Math Help - Stokes' Theorem

1. Stokes' Theorem

Use Stokes' Theorem to evaluate $\int_C \vec F \cdot d\vec r$. C is oriented counterclockwise as viewed from above.

$\vec F (x,y,z) = $, C is the triangle with vertices (1,0,0), (0,1,0), and (0,0,1)

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I've computed the curl as <-2z, -2x, -2y> and the equation of the plane as z=1-x-y

Stokes' theorem says $\int_C \vec F \cdot d\vec r = \int \int_S curl \vec F \cdot d\vec s$

But I can't figure out how to evaluate the second part, since the curl is a vector, and the surface has three variables, I don't know how to get it into a form I can integrate.

2. Originally Posted by angel.white
Use Stokes' Theorem to evaluate $\int_C \vec F \cdot d\vec r$. C is oriented counterclockwise as viewed from above.

$\vec F (x,y,z) = $, C is the triangle with vertices (1,0,0), (0,1,0), and (0,0,1)

-----

I've computed the curl as <-2z, -2x, -2y> and the equation of the plane as z=1-x-y

Stokes' theorem says $\int_C \vec F \cdot d\vec r = \int \int_S curl \vec F \cdot d\vec s$

But I can't figure out how to evaluate the second part, since the curl is a vector, and the surface has three variables, I don't know how to get it into a form I can integrate.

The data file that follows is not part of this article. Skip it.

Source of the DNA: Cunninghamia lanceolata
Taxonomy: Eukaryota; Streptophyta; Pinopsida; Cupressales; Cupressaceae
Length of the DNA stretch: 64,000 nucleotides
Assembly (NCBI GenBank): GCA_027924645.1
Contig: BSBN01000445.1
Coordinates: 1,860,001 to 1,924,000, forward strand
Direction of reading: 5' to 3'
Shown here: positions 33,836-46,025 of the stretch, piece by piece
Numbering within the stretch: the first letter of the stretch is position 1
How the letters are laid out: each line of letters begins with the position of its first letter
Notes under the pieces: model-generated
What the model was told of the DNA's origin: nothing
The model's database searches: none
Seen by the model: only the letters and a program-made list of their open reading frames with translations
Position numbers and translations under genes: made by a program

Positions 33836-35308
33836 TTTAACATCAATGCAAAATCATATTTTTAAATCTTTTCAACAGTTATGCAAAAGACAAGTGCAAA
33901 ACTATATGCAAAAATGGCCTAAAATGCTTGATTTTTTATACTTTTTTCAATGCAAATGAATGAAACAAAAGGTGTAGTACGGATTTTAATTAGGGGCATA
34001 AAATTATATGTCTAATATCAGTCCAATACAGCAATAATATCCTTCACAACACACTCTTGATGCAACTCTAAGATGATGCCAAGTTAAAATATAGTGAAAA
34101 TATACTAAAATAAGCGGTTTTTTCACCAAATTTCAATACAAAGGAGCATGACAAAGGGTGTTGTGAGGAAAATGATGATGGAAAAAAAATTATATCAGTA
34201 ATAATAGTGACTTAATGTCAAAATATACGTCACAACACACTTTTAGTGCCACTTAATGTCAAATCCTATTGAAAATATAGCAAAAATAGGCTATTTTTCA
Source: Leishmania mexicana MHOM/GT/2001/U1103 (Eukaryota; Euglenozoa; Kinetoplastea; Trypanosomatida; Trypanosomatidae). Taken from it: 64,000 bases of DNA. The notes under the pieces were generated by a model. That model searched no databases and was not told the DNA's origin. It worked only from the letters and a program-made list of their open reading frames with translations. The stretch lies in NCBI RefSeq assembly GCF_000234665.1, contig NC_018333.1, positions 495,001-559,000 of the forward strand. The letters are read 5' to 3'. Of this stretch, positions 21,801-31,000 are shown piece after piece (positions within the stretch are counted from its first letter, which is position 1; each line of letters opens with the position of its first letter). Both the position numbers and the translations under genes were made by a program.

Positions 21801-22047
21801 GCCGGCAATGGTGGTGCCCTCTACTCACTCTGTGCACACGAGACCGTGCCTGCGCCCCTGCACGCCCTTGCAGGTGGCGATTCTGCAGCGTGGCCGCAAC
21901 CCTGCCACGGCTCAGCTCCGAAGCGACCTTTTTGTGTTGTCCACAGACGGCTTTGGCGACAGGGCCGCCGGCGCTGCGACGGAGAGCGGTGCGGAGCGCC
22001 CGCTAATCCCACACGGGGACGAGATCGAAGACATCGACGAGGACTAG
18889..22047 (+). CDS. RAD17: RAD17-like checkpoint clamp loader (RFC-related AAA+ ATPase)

By the way, your curl and equation for the plane look OK.

3. Originally Posted by mr fantastic

By the way, your curl and equation for the plane look OK.
It is still unclear to me, perhaps I do not understand what is meant by $d\vec S$.

4. Originally Posted by angel.white
It is still unclear to me, perhaps I do not understand what is meant by $d\vec S$.
$\vec{dS}$ is an infinitesimal element of directed surface.

$\vec{dS} = \hat{n} dS$ where $\hat{n}$ is a unit normal vector to S.

For your surface (plane), $\vec{n} = \frac{\partial z}{\partial x} \, i + \frac{\partial z}{\partial y} \, j - k = -i - j - k$. Then:

$\nabla F \cdot \vec{dS} = (-2z \, i - 2x \, j - 2y \, k) \cdot (-i - j - k) \, dx \, dy = 2 (z + x + y) \, dx \, dy = 2 \, dx \, dy$

where I've substituted $z = 1 - x - y$.

The region of integration in the xy-plane is clearly the right-triangle with vertices at (0, 0), (1, 0) and (0, 1).

So your line integral is simply twice the area of this triangle: 1.